Posted October 17, 2018 07:59:16As the cold and snowy weather continues to push through the mountains of Washington, Oregon’s mountains will soon have snowfall.
On Thursday, Oregon State Parks and the National Weather Service will begin issuing snow warnings through Friday, October 18.
“We expect snowfall of 10 to 12 inches in some areas,” said Ken Graziano, the state parks meteorologist.
“We’re seeing 10 to 15 inches of snow in some parts of the state.
Snowfall is likely to peak late Friday afternoon and late Saturday evening.”
As of Thursday, Washington was averaging 8 inches of winter precipitation, according to the National Oceanic and Atmospheric Administration.
“The most likely storm surge is 1 to 2 feet,” Graziere said.
The forecast is also getting worse, with up to 3 feet of snow on the ground by Friday night.
Graziano said the National Park Service is expecting to have to call in an extra crew of park rangers to help monitor the conditions.
“They are also going to need extra personnel in their vehicle to make sure there’s enough food, water and other supplies,” he said.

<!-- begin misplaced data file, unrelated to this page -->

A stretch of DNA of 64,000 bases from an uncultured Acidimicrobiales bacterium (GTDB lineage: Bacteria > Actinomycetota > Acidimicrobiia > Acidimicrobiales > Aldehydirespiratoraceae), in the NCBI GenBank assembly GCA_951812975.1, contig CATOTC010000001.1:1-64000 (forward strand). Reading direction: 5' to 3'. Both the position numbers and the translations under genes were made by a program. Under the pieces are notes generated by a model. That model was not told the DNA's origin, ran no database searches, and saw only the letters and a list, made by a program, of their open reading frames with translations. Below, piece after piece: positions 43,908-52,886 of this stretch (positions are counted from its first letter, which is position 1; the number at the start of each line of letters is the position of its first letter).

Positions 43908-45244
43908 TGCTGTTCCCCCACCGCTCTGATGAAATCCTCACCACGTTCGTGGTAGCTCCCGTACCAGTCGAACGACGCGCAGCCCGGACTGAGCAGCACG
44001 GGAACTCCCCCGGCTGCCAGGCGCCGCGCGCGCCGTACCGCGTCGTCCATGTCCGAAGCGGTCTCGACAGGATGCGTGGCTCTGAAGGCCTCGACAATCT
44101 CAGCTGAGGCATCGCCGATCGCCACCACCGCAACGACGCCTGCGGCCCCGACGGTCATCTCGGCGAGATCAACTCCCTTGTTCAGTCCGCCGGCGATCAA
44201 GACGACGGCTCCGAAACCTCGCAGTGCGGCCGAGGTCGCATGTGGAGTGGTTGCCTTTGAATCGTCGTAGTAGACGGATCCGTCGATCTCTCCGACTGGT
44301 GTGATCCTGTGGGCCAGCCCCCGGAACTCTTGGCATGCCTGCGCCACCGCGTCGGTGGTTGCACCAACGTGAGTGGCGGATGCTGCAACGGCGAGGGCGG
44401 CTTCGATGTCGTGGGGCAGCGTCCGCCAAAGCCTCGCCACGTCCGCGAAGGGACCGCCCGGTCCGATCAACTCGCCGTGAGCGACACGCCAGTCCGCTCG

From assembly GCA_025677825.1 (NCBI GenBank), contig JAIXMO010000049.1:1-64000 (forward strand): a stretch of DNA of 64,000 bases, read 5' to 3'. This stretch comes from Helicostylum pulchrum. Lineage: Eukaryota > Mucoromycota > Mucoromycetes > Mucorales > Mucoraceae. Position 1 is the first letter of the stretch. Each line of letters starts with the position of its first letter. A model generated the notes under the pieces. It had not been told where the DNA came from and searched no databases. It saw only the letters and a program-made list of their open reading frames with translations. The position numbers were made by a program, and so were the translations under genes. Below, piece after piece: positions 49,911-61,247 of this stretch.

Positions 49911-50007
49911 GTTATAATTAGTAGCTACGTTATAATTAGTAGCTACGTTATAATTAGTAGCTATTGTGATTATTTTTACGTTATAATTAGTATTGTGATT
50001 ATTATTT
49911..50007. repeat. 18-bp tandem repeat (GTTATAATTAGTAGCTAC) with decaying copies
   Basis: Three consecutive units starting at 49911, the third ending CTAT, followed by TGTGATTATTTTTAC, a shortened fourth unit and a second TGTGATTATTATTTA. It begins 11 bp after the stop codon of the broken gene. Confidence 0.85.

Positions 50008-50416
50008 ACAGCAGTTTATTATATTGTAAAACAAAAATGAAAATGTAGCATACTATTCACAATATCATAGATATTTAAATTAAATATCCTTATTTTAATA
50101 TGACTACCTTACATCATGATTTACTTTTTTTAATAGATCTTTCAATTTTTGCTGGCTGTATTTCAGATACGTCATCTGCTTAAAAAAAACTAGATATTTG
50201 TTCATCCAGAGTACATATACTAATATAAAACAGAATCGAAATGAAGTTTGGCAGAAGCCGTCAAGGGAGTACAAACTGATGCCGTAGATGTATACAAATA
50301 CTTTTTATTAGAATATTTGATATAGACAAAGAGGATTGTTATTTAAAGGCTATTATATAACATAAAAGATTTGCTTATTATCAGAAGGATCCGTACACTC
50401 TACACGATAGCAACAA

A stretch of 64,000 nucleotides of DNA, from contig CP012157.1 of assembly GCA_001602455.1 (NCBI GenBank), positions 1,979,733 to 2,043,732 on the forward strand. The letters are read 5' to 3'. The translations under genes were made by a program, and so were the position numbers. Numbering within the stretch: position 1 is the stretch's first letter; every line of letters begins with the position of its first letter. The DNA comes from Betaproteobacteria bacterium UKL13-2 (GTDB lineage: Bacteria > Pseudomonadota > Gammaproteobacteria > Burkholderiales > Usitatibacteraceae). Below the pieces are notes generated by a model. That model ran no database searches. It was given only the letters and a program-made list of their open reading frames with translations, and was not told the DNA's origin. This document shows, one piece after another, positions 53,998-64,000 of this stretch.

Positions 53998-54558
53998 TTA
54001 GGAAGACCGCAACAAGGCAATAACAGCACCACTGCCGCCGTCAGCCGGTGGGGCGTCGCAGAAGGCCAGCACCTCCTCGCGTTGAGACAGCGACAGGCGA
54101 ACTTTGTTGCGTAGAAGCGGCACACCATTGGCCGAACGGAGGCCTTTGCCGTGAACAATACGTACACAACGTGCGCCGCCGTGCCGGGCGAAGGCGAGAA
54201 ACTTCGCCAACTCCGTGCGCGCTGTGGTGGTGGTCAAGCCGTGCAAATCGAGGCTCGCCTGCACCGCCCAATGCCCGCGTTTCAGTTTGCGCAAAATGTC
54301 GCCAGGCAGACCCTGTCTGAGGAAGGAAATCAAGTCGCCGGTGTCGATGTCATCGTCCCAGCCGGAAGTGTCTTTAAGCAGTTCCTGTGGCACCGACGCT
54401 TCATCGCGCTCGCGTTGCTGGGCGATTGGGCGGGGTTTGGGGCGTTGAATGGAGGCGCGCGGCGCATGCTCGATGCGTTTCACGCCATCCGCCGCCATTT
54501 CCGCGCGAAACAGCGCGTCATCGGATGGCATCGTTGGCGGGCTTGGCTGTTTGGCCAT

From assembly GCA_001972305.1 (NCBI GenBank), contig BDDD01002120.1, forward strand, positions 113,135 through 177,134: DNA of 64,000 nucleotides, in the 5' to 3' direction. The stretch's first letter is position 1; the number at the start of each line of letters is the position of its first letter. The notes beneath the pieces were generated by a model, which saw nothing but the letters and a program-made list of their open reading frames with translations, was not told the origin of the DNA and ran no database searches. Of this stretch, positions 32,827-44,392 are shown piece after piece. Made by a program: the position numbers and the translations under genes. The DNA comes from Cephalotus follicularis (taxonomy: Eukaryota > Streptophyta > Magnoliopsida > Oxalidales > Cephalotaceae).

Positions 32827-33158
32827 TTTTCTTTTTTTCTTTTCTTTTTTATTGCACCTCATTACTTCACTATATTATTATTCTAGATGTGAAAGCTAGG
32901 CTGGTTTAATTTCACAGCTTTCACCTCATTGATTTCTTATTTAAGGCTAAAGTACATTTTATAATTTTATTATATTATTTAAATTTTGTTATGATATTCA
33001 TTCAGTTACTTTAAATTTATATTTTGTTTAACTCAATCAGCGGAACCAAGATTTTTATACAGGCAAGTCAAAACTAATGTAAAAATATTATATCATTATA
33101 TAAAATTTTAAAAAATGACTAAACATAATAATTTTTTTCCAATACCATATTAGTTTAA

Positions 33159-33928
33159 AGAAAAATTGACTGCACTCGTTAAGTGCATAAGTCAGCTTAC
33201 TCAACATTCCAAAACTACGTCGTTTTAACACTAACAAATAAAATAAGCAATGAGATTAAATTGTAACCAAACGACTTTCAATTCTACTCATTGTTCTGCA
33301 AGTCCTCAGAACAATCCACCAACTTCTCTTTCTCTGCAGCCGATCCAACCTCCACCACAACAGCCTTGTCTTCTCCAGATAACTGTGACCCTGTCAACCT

“This is a huge situation,” Gaziano said.
“It’s going to be difficult for a lot of people to get back into their homes and move around and they’re going to have a very difficult time getting to work.”
As snow continues to fall in Washington, people can expect to see the city of Portland getting the biggest boost.
“Portland is going to get up to 4 to 6 inches of new snow, up to 5 to 7 inches in the mountains and the city is going into the afternoon,” Grazeiano said.
“I would expect Portland to be pretty big tonight.
The wind is going out to the north, there’s a lot wind gusts.
There are also gusts up to 25 miles per hour, but the wind is not as strong as it has been.”
Oregon will be getting another significant boost in snowfall, with the state forecasted to see 5 to 8 inches, according the National Avalanche Center.
On Wednesday, a snow storm was also expected to hit the West Coast, with winds up to 20 mph.
“If that happens, that could really push the snow into Oregon,” Gritsch said.